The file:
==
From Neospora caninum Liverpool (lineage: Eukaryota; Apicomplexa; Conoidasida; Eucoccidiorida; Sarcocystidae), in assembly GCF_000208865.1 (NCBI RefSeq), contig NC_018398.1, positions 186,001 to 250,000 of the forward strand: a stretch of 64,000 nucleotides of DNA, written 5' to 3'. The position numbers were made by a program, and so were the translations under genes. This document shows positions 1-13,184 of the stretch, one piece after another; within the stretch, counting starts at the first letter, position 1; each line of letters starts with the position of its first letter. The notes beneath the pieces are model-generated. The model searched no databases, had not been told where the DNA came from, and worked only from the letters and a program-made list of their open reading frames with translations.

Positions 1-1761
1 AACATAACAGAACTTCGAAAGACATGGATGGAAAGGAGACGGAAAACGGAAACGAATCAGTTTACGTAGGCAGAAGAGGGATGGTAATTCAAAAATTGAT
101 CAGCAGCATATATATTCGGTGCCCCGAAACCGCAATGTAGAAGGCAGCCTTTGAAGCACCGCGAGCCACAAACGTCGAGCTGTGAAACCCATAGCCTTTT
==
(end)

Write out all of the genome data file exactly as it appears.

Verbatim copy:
From Neospora caninum Liverpool (lineage: Eukaryota; Apicomplexa; Conoidasida; Eucoccidiorida; Sarcocystidae), in assembly GCF_000208865.1 (NCBI RefSeq), contig NC_018398.1, positions 186,001 to 250,000 of the forward strand: a stretch of 64,000 nucleotides of DNA, written 5' to 3'. The position numbers were made by a program, and so were the translations under genes. This document shows positions 1-13,184 of the stretch, one piece after another; within the stretch, counting starts at the first letter, position 1; each line of letters starts with the position of its first letter. The notes beneath the pieces are model-generated. The model searched no databases, had not been told where the DNA came from, and worked only from the letters and a program-made list of their open reading frames with translations.

Positions 1-1761
1 AACATAACAGAACTTCGAAAGACATGGATGGAAAGGAGACGGAAAACGGAAACGAATCAGTTTACGTAGGCAGAAGAGGGATGGTAATTCAAAAATTGAT
101 CAGCAGCATATATATTCGGTGCCCCGAAACCGCAATGTAGAAGGCAGCCTTTGAAGCACCGCGAGCCACAAACGTCGAGCTGTGAAACCCATAGCCTTTT